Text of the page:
Pakistan not behind Kabul attacks: Aziz



Pakistan has dismissed as “unfortunate” Afghan allegations that Islamabad is behind recent spike in attacks aimed at disrupting the April 5 presidential polls and blocking Kabul’s efforts for a peace deal with the Taliban.
In an interview with VOA, Adviser to the PM on National Security Sartaj Aziz said the government has tried to improve relations with Kabul. He said Pakistani authorities believed that they had convinced President Karzai it has no favourites in Afghanistan and strictly adheres to a policy of non-interference.
Aziz claimed the diplomatic outreach succeeded in connecting with many Afghan political factions, including leaders of the former Northern Alliance, and had improved overall relations. But the latest allegations are a setback.
“It is rather unfortunate because there is no justification for it. What do we get out of disrupting the elections? For us, a smooth transition in Afghanistan is absolutely critical because without peace and stability in Afghanistan Pakistan cannot be stable. So, therefore it is important that this thing is reviewed,” said Aziz, referring to the accusations.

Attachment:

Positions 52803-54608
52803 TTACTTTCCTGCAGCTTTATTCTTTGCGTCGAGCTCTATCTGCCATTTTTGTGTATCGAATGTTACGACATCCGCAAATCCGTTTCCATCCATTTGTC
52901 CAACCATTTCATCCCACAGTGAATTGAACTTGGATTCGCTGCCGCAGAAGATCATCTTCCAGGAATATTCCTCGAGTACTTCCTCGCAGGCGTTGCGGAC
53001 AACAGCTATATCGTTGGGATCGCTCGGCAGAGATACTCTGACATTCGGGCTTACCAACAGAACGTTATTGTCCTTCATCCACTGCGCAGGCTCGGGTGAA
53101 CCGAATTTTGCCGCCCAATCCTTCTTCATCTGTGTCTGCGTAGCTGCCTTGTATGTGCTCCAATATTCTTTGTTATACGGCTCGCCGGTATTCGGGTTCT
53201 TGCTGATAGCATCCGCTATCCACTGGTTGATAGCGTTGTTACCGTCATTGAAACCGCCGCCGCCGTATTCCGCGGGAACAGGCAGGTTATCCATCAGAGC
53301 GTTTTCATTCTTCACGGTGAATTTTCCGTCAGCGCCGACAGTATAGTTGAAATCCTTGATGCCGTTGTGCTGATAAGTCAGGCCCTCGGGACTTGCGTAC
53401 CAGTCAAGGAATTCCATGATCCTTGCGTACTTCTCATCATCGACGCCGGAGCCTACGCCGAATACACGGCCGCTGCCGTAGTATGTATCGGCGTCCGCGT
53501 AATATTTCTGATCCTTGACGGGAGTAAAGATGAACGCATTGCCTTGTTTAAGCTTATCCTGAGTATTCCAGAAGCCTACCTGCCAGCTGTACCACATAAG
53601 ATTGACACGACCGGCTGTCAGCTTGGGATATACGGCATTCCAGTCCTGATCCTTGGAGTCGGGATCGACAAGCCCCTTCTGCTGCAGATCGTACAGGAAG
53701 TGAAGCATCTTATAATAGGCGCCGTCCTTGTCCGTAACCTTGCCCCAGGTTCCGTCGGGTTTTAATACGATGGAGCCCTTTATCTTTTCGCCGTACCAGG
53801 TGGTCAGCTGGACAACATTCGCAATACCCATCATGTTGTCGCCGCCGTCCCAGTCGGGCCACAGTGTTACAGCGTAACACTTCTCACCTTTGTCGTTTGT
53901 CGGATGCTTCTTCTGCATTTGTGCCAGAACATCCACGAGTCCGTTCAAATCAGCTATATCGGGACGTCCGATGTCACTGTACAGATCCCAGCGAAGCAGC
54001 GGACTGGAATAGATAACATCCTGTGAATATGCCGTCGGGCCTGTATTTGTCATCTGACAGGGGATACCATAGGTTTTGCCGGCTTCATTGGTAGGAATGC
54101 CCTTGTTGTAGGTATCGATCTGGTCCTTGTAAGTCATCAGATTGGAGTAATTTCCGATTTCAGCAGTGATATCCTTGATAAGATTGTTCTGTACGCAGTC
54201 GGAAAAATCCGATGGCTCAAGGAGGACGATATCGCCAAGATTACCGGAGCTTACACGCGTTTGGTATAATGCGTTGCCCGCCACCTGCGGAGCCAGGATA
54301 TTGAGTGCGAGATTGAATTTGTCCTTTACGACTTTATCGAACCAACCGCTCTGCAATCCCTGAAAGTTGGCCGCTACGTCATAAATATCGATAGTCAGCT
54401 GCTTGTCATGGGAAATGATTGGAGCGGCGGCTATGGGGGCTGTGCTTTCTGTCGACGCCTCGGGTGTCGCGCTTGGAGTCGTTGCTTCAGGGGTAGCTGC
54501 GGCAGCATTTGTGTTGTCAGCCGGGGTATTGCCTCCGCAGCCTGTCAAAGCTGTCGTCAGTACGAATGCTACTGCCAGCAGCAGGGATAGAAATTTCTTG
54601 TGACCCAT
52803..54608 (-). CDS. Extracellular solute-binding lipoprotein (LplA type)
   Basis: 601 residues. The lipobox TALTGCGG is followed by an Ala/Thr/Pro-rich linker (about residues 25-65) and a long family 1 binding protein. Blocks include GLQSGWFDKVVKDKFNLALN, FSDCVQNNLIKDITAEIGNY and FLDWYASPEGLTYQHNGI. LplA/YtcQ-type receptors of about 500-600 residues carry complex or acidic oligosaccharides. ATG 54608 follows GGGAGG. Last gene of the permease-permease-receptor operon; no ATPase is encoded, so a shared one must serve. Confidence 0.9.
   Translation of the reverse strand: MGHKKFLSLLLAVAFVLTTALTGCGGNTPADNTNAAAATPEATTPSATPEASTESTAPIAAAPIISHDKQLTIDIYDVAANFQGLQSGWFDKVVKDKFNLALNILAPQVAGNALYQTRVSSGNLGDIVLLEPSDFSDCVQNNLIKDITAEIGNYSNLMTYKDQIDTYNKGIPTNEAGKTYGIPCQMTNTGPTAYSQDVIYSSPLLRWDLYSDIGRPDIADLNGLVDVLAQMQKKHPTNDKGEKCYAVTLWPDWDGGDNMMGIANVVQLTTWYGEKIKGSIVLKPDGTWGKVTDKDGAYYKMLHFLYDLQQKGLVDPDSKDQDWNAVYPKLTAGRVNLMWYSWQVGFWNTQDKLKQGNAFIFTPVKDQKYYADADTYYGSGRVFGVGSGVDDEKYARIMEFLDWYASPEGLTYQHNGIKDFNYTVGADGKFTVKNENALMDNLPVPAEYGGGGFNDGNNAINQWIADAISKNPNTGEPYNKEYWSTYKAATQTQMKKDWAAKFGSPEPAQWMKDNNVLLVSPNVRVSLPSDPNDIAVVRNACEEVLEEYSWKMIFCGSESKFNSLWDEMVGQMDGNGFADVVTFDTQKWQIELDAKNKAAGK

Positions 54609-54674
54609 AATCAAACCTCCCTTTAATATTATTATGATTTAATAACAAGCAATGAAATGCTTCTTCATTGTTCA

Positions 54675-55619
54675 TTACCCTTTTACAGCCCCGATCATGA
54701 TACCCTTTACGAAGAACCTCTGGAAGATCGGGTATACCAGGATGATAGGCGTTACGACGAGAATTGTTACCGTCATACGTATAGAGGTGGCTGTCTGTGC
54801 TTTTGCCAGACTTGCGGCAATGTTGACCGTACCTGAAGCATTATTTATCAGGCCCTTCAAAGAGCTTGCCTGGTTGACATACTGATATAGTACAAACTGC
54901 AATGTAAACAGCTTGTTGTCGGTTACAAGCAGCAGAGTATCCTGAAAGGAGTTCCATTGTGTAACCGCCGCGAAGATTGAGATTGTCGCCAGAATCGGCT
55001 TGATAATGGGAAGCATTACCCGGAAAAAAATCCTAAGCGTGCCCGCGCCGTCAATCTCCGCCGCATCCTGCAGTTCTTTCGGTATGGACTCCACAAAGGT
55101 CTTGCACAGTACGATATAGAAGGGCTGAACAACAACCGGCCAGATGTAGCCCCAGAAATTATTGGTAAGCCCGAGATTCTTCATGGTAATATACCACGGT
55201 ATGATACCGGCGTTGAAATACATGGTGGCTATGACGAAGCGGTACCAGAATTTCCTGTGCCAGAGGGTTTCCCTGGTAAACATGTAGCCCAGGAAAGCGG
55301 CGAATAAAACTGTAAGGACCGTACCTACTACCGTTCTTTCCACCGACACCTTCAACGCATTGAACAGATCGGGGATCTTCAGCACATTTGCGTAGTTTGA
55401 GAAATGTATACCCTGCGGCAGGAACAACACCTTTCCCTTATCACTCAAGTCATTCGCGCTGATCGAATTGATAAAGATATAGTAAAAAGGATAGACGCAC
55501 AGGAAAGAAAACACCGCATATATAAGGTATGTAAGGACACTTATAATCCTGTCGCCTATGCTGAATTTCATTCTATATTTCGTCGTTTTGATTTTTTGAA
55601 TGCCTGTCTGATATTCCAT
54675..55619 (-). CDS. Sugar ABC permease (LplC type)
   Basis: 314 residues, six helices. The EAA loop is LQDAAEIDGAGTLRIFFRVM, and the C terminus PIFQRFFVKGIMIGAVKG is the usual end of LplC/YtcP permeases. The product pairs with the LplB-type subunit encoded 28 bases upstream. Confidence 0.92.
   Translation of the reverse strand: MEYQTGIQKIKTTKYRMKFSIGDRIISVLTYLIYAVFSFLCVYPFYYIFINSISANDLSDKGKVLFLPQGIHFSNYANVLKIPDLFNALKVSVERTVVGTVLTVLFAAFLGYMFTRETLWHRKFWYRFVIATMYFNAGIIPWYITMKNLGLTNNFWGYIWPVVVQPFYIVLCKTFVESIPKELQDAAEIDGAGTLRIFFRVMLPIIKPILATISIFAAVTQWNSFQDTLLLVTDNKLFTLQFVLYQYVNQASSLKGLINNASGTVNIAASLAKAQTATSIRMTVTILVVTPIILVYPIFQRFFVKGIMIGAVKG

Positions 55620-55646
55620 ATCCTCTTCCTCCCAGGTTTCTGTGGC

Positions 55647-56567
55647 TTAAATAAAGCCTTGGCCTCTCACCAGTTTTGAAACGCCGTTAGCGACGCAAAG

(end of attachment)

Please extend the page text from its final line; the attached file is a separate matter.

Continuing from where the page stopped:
He also said that Pakistan was taking all possible steps to prevent anyone from trying to undermine the Afghan presidential vote and was ready to deal with any government that emerges in Kabul after the elections. He described as “unrealistic” President Karzai’s demands that Pakistan should bring the Taliban to the table for peace talks with his government.
“He thinks somehow we should be able to deliver the Taliban but even in the best of times even before 9/11 they listened to us only when it suited them. I do not think they are under anybody’s control. So obviously we told them that this is an intra-Afghan issue we have some influence on the Taliban but we do not control them. This was what I would call an unrealistic expectation,” said Aziz.
Afghan authorities have suggested that an attack on a luxury hotel in Kabul and attacks on electoral commission offices in recent days have been carried out by “foreign intelligence agencies.”
On Sunday, Afghan President Hamid Karzai spoke with US Secretary of State John Kerry by phone, urging Washington to help the situation by putting pressure on Pakistan’s spy agency.